Cold Weather Challenges

The use of biofuel in cold temperatures can be problematic for two reasons. Firstly, biodiesel blends become unusable at temperatures that are, relative to standard diesel, very close to their cloud points. Secondly, biodiesels derived from different sources (e.g. soybean oil, corn oil, animal fat) have different freezing points, so it difficult to determine the temperature at which biodiesel will congeal enough to plug an engine filter if the feedstock is unknown.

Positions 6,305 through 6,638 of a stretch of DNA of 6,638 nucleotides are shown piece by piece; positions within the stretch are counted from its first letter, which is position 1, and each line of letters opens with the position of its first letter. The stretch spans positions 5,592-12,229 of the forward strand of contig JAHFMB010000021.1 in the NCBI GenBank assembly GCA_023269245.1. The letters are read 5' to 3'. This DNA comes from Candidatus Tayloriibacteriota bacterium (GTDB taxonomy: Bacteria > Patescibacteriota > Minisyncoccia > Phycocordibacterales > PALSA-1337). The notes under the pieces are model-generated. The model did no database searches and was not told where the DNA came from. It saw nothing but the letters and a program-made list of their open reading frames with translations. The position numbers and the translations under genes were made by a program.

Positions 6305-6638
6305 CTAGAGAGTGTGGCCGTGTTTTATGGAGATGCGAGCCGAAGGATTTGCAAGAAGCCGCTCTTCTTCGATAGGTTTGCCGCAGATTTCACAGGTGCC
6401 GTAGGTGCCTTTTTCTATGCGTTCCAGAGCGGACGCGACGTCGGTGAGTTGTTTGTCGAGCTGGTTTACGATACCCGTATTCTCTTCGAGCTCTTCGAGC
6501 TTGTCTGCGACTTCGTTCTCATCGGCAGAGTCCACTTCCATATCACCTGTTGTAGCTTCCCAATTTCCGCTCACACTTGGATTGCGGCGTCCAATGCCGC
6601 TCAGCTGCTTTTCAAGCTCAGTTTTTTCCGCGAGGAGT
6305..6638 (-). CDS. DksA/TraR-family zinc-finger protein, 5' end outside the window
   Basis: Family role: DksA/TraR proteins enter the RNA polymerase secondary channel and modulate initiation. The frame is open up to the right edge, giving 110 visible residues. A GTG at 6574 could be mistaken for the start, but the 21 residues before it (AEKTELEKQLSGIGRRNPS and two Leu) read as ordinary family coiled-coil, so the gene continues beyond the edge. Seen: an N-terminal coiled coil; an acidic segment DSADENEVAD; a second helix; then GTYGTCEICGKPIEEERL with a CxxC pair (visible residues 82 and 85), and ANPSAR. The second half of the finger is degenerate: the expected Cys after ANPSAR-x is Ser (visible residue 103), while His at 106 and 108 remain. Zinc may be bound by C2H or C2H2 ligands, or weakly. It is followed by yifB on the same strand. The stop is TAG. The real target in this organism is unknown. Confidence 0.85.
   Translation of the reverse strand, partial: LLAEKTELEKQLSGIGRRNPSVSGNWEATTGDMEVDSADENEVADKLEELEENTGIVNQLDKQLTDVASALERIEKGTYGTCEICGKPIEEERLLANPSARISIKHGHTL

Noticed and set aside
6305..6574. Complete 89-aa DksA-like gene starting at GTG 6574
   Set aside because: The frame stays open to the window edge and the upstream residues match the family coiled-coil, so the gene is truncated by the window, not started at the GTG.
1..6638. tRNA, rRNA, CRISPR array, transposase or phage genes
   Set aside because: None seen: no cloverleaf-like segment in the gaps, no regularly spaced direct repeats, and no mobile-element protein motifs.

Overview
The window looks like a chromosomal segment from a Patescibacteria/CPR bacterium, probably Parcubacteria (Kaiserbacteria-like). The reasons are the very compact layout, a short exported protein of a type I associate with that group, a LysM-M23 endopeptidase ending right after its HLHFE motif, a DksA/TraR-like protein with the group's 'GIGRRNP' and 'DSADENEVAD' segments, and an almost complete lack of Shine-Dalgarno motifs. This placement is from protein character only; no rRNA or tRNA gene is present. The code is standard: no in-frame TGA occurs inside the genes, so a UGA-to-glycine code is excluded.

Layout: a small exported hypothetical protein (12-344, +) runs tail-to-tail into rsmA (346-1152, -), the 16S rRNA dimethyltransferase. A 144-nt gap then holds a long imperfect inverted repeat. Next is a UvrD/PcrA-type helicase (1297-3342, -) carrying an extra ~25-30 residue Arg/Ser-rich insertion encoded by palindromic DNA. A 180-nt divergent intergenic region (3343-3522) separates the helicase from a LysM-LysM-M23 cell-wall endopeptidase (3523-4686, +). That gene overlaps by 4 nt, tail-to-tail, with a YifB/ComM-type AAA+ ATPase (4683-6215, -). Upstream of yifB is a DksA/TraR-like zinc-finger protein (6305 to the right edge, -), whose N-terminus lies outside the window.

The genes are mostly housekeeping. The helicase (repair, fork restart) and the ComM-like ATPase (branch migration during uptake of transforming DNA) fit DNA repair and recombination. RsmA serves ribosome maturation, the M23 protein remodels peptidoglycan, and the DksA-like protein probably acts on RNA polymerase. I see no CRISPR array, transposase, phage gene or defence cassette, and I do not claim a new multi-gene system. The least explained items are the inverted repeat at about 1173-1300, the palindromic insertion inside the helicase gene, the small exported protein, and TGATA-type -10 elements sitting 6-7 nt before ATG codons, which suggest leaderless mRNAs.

For operators of standby generators, it is important to know both the percentage of biodiesel in their fuel and the feedstock from which their biodiesel is derived. With the use of biodiesel that has a high freezing temperature; heaters can be affixed to fuel tank to prevent waxing. There are also additives available that decrease the cloud point temperature.